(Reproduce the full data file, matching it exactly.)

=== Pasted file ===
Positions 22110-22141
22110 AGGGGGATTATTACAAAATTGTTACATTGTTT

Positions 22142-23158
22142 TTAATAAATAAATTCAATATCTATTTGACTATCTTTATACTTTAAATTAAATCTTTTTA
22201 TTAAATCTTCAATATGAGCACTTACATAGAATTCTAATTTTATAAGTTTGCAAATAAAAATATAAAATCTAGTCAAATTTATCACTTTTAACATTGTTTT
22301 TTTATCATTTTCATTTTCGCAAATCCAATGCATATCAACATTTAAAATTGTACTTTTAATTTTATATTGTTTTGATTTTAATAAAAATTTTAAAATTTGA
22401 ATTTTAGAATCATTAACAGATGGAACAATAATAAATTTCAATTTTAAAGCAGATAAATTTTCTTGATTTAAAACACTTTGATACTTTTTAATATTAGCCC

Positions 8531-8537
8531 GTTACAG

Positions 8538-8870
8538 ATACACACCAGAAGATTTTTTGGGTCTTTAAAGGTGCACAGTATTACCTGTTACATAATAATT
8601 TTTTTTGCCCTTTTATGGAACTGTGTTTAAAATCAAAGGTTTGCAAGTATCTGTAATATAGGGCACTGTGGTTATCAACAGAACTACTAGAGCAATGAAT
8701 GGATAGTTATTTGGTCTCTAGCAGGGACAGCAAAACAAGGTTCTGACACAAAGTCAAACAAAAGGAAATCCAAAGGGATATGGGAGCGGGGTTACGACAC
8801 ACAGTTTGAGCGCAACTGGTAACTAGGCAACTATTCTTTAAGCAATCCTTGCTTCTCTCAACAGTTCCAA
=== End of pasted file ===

Positions 22110-22141
22110 AGGGGGATTATTACAAAATTGTTACATTGTTT

Positions 22142-23158
22142 TTAATAAATAAATTCAATATCTATTTGACTATCTTTATACTTTAAATTAAATCTTTTTA
22201 TTAAATCTTCAATATGAGCACTTACATAGAATTCTAATTTTATAAGTTTGCAAATAAAAATATAAAATCTAGTCAAATTTATCACTTTTAACATTGTTTT
22301 TTTATCATTTTCATTTTCGCAAATCCAATGCATATCAACATTTAAAATTGTACTTTTAATTTTATATTGTTTTGATTTTAATAAAAATTTTAAAATTTGA
22401 ATTTTAGAATCATTAACAGATGGAACAATAATAAATTTCAATTTTAAAGCAGATAAATTTTCTTGATTTAAAACACTTTGATACTTTTTAATATTAGCCC

Positions 8531-8537
8531 GTTACAG

Positions 8538-8870
8538 ATACACACCAGAAGATTTTTTGGGTCTTTAAAGGTGCACAGTATTACCTGTTACATAATAATT
8601 TTTTTTGCCCTTTTATGGAACTGTGTTTAAAATCAAAGGTTTGCAAGTATCTGTAATATAGGGCACTGTGGTTATCAACAGAACTACTAGAGCAATGAAT
8701 GGATAGTTATTTGGTCTCTAGCAGGGACAGCAAAACAAGGTTCTGACACAAAGTCAAACAAAAGGAAATCCAAAGGGATATGGGAGCGGGGTTACGACAC
8801 ACAGTTTGAGCGCAACTGGTAACTAGGCAACTATTCTTTAAGCAATCCTTGCTTCTCTCAACAGTTCCAA